The Concrete Soliloquies, the complete saga


Theatrical portraits FOUND and adapted from images taken outside the ArcLight Hollywood, Sunset Boulevard, Hollywood, CA




Hamlet spoke eloquently of the slings and arrows of outrageous fortune. His ache bemoaned the pains and unfairness of life, and as a speech, his oration marks a moment in time when Shakespeare’s Danish Prince needed to take an expectant pause.


My soliloquies, however, are not etched with a quill pen but rather can be found in-between the fractured ways shadows cut into concrete. They ask for civility at a time when others bathe themselves in pursuits of selfish division, and as a lesson this set of fables serve to let people know that bullies come in all sizes and shapes, but all of them pound equally hard, pressing their egos so ubiquitously into the sun parched pavement.


“The Concrete Soliloquies, the complete saga,” were on display at:


The ArcLight Hollywood

6360 West Sunset Blvd

Los Angeles, CA 90028


May 15 through June 26, 2014

Holding his head and the weight of the world in the palms of both hands, sad, sad Edward sat alone on a bus stop bench. Isolated in an urban metropolis, it was starting to dawn on him that within the wholeness of his life, the thing that made him effective at his job was also the thing that robbed Edward from being able to make any real friends. Suddenly, a shadow extended from behind him, casting its specter upon the glass and concrete. Unfazed, Edward’s head remained lowered in a downward position.


Image / text © Ron Barbagallo 2013

"I like to step on people." the small voice in Dave’s mayoral-sized head thumped. "What do you mean I can’t come to your office? I have the power to give you this job! Quake at my awesomeness. Quaaaake!" This minuet played in Dave’s head to help reassure himself. Then quite surreptitiously, Dave’s focus was broken. One of the people he used to engorge his ego just passed him on the street. Pounding his foot like a Medieval troll whose intent was destroying bridges rather than guarding them, Dave smiled to reassure himself that there were victories to be made by simply being petty.


Image / text © Ron Barbagallo 2013

Jerry’s beady eyes were seething. I want what this person has. How can I get that? Who can I copy? I don’t have a deep skill set to draw from, or any taste, but how can I get something? I am not sure. At the same time, Gulliver was making his way from the theater. He turned the corner and the brightness of the sun cut his eye. The crowd. The street. Other people. He had to stop himself before he collided with it. And as Gulliver’s eyes adjusted, low and behold, Jerry’s shadow came slithering its way across the concrete.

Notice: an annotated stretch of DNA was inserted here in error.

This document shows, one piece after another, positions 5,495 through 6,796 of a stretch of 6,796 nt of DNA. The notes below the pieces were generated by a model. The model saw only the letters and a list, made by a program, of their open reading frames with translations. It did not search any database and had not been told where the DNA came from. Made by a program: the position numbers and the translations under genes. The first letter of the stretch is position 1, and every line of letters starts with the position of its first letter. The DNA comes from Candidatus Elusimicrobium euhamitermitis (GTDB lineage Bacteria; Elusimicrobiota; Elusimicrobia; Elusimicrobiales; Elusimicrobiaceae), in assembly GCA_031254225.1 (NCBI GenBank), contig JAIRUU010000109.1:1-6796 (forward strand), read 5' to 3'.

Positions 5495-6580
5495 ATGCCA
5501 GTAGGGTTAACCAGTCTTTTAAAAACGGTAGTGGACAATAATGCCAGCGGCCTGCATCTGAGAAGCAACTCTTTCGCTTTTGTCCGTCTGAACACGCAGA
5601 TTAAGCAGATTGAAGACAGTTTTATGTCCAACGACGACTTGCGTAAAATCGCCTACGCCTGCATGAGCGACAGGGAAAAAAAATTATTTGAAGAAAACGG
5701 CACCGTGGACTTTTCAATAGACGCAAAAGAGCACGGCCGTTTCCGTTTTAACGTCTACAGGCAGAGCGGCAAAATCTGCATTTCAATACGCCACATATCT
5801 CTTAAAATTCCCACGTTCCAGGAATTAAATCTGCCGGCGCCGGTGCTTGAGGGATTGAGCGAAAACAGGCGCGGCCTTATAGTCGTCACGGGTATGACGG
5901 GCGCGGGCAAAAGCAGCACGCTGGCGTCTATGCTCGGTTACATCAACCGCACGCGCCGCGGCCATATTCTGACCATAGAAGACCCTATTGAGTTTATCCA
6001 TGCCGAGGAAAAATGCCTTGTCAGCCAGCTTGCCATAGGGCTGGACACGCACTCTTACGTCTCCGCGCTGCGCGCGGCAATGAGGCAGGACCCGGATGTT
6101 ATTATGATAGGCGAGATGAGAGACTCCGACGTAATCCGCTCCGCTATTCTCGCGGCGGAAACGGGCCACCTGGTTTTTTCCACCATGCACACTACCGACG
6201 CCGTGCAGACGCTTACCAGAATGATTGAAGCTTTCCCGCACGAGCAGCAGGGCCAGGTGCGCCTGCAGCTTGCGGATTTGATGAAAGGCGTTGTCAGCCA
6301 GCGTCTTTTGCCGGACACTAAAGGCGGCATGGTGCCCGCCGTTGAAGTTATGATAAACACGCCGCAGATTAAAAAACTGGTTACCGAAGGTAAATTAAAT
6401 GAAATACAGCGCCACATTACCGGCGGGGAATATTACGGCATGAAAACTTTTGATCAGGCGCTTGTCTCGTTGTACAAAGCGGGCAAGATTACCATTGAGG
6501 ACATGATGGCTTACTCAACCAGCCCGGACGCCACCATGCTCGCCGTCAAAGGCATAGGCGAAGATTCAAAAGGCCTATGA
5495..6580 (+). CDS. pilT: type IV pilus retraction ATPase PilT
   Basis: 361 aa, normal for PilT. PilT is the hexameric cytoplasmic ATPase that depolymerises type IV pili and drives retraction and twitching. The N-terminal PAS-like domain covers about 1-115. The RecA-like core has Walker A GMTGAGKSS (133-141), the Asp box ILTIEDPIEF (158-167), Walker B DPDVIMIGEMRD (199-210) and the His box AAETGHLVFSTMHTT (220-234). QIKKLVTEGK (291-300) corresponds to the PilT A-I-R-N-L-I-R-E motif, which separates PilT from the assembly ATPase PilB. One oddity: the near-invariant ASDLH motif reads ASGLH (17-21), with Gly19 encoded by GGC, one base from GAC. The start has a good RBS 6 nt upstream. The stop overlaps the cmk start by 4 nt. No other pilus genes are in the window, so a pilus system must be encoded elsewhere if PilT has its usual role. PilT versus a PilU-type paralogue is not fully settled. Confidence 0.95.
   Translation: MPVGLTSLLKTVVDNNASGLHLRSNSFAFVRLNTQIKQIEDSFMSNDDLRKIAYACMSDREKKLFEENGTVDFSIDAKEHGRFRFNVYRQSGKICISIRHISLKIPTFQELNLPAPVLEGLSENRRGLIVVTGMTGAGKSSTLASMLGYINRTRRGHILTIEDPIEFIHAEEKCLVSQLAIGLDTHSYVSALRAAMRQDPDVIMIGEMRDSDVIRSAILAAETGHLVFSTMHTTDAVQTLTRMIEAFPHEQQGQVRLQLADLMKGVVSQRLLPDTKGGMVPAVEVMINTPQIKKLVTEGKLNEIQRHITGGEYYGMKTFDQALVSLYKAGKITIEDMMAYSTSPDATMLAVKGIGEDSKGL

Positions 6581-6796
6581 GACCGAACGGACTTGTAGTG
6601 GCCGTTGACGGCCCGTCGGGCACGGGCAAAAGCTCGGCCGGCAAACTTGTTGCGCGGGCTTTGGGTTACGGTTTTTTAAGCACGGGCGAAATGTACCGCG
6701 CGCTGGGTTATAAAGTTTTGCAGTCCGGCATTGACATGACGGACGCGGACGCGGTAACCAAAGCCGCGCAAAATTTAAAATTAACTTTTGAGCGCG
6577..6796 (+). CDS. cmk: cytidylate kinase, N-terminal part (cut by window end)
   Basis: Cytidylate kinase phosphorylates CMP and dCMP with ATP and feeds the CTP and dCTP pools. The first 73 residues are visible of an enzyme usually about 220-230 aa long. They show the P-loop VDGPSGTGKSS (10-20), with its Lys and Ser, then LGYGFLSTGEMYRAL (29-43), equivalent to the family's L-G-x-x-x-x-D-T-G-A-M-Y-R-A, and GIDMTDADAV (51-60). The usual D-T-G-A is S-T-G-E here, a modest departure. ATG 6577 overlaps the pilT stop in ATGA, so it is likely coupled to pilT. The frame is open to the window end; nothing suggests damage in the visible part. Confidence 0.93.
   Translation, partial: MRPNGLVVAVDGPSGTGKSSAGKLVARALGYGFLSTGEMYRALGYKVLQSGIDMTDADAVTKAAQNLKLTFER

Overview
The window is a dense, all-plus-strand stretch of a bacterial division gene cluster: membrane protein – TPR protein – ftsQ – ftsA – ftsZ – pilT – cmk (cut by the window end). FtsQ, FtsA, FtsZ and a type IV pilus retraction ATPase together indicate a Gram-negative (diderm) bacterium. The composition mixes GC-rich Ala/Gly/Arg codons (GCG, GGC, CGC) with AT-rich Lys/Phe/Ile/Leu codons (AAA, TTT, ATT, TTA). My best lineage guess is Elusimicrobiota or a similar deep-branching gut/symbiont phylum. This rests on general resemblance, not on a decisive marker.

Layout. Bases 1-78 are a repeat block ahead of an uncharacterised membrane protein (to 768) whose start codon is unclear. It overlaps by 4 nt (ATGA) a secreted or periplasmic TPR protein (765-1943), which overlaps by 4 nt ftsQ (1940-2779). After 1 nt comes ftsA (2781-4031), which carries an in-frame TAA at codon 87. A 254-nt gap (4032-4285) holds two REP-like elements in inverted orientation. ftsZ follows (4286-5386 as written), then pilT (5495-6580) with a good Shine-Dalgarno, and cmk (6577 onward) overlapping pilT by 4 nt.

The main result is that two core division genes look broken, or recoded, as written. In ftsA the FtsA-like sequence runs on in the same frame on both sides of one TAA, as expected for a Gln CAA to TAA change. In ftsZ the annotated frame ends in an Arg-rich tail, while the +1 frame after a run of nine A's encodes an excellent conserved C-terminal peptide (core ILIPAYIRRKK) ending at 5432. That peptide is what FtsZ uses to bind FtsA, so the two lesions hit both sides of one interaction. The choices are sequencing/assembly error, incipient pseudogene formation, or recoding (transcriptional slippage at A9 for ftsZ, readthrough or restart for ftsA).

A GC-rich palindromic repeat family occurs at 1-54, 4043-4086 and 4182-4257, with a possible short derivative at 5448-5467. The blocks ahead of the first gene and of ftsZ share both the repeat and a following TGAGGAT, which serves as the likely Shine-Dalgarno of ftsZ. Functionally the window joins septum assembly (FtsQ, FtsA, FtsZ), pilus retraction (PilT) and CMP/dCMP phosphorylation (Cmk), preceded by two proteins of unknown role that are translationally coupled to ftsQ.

Image / text © Ron Barbagallo 2013

"Get out of my way." screamed the man who was undone by common folk writing film reviews on Twitter. "Move, already! Can’t you see how important I am?!!" With distended pride, Bergen County’s greatest son cut his way through a cluster of semi-drunk 20-somethings standing on the sun-soaked pavement. Intentionally behind schedule, Leon and his petulant Donald Duck iPhone were in a rush. They needed to be 10 minutes late so they could make an entrance for a screening.


Image / text © Ron Barbagallo 2013

Adam was a salesman who wore the gray, off-the-rack uniform of an executive. Beneath Adam’s silver haired comb-forward, lay an ego-crazed soldier. His weapons were theatrical Jedi mind-tricks and salacious ‘man behind the curtain’ sleights-of-hand. This past weekend, Adam used his job title to impress a little old lady. Disarming her with Midwestern tomes, he offered her five cents on the dollar for all her worldly possessions, and trustingly, she took it. Today, with her bounty in hand and seeing that he had a clear path, Adam thought to himself “Neato, I’m so glad no one is in my way; that’s just the way I like it.” Tangentially, he buzzed like a bee, ducking the bright beans of light bouncing off the shop’s shining stainless steel front door. “I hope no one is in front of me at the counter.” Adam giggled with anticipation. “After all, I have things to sell.”


Image / text © Ron Barbagallo 2013